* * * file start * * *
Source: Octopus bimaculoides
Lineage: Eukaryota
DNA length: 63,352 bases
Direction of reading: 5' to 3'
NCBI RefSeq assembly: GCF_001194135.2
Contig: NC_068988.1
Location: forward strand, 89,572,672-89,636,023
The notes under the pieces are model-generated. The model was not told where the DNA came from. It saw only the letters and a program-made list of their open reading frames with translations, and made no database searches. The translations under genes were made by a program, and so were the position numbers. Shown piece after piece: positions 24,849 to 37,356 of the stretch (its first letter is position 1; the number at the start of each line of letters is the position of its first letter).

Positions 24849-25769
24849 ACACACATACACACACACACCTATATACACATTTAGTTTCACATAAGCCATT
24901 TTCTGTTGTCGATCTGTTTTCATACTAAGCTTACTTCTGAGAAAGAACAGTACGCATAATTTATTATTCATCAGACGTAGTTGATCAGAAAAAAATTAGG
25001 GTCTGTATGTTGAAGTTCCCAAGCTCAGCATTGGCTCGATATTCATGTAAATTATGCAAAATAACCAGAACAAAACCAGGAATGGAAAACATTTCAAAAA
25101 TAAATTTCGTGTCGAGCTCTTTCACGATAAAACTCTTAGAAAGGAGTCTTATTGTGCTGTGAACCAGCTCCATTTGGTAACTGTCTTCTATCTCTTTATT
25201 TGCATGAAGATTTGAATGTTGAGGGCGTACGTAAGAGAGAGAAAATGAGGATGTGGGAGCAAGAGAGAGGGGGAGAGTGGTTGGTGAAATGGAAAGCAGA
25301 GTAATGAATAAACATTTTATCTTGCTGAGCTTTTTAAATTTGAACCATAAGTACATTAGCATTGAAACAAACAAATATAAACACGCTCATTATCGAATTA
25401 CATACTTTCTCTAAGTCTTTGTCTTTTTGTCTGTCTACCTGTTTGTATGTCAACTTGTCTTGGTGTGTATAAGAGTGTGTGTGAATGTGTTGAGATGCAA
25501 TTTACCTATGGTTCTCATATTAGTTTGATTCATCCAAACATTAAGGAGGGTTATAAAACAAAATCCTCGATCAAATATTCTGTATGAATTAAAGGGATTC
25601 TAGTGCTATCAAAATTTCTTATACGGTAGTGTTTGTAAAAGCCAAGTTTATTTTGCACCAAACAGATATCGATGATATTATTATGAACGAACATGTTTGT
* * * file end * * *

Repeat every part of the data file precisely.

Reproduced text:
Source: Octopus bimaculoides
Lineage: Eukaryota
DNA length: 63,352 bases
Direction of reading: 5' to 3'
NCBI RefSeq assembly: GCF_001194135.2
Contig: NC_068988.1
Location: forward strand, 89,572,672-89,636,023
The notes under the pieces are model-generated. The model was not told where the DNA came from. It saw only the letters and a program-made list of their open reading frames with translations, and made no database searches. The translations under genes were made by a program, and so were the position numbers. Shown piece after piece: positions 24,849 to 37,356 of the stretch (its first letter is position 1; the number at the start of each line of letters is the position of its first letter).

Positions 24849-25769
24849 ACACACATACACACACACACCTATATACACATTTAGTTTCACATAAGCCATT
24901 TTCTGTTGTCGATCTGTTTTCATACTAAGCTTACTTCTGAGAAAGAACAGTACGCATAATTTATTATTCATCAGACGTAGTTGATCAGAAAAAAATTAGG
25001 GTCTGTATGTTGAAGTTCCCAAGCTCAGCATTGGCTCGATATTCATGTAAATTATGCAAAATAACCAGAACAAAACCAGGAATGGAAAACATTTCAAAAA
25101 TAAATTTCGTGTCGAGCTCTTTCACGATAAAACTCTTAGAAAGGAGTCTTATTGTGCTGTGAACCAGCTCCATTTGGTAACTGTCTTCTATCTCTTTATT
25201 TGCATGAAGATTTGAATGTTGAGGGCGTACGTAAGAGAGAGAAAATGAGGATGTGGGAGCAAGAGAGAGGGGGAGAGTGGTTGGTGAAATGGAAAGCAGA
25301 GTAATGAATAAACATTTTATCTTGCTGAGCTTTTTAAATTTGAACCATAAGTACATTAGCATTGAAACAAACAAATATAAACACGCTCATTATCGAATTA
25401 CATACTTTCTCTAAGTCTTTGTCTTTTTGTCTGTCTACCTGTTTGTATGTCAACTTGTCTTGGTGTGTATAAGAGTGTGTGTGAATGTGTTGAGATGCAA
25501 TTTACCTATGGTTCTCATATTAGTTTGATTCATCCAAACATTAAGGAGGGTTATAAAACAAAATCCTCGATCAAATATTCTGTATGAATTAAAGGGATTC
25601 TAGTGCTATCAAAATTTCTTATACGGTAGTGTTTGTAAAAGCCAAGTTTATTTTGCACCAAACAGATATCGATGATATTATTATGAACGAACATGTTTGT